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Celebrating Black Artists in the Classroom

African American Artists

Black History Month gives reason for both celebration and remembrance. As a teacher, you have an opportunity to showcase the bounty of accomplishments created through the creativity and resilience of this community. Of course, Black History Month is not only a celebration, but also a reflection on the many trials and injustices persons of color have endured.

Their communities have a long, storied history within the realm of visual art, a fact which you can use as vehicle to educate your students on history and social justice. To assist you in celebrating African-American artists in the classroom, we’ve curated brief biographies and pedagogical insights into work ranging from antiquity to contemporary time periods.

Joshua Johnson, c. 1763-1878 

The biography of Joshua Johnson (sometimes referred to as Johnston) has many pieces missing. Transactional records tell us Johnson lived as a slave from his birth in circa 1763 until he became free in 1782. His work did not receive recognition until the 1930s, though he died many years prior. Thanks to his art, the world is a much richer place.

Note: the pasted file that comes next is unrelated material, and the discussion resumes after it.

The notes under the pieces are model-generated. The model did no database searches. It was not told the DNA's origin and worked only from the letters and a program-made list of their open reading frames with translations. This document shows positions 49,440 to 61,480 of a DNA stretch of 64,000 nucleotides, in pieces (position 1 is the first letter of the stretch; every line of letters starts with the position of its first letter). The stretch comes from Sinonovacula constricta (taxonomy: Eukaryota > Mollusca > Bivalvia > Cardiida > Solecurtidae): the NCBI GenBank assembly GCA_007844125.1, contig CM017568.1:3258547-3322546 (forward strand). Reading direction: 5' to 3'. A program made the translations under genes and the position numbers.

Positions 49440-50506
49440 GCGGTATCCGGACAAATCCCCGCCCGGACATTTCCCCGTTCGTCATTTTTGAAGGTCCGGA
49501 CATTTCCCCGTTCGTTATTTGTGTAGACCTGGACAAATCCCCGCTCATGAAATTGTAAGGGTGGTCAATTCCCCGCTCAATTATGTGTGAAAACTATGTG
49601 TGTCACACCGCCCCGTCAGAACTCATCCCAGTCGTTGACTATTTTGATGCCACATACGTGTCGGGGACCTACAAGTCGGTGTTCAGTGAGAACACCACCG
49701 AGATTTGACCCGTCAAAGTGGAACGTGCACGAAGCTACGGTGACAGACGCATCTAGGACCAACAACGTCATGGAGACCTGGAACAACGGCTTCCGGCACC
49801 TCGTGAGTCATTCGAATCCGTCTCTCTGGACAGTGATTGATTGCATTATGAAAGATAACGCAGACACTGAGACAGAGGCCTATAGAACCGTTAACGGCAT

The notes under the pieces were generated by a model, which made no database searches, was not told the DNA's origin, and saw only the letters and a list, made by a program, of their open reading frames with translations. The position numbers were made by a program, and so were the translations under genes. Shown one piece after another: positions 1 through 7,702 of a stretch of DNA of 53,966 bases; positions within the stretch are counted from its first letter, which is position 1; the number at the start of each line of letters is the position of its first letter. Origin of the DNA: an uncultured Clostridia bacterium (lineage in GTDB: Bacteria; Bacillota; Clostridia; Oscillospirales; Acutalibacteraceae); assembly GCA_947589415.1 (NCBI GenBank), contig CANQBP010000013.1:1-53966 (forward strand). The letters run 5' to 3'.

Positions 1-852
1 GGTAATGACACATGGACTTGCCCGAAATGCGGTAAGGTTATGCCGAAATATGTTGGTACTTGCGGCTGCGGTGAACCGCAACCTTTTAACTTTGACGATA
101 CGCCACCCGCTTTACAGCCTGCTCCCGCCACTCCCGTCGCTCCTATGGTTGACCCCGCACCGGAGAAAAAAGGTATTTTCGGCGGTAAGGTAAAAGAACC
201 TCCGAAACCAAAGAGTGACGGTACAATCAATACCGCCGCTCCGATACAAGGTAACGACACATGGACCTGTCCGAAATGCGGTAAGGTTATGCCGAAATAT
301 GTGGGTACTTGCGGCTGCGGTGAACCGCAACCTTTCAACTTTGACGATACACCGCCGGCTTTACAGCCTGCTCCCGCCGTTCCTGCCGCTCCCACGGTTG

Without a formal education, his work falls under the naïve art category; regardless of training, the paintings’ striking techniques speak volumes. Johnson’s art teaches students not only about the tragic history of slavery, but also about the paramount importance of documentation, remembrance, and candor.

Kara Walker, 1969

Contrasted with painting and sculpture, Kara Walker works with a unique medium. Using paper silhouettes, the artist creates panoramic friezes that generally focus on a narrative. Specifically, these scenes focus on slavery stories and highlight the veracity of systemic racism. Though she explores heartbreakingly real topics, her work often includes surrealist elements used for symbolic and metaphorical purposes.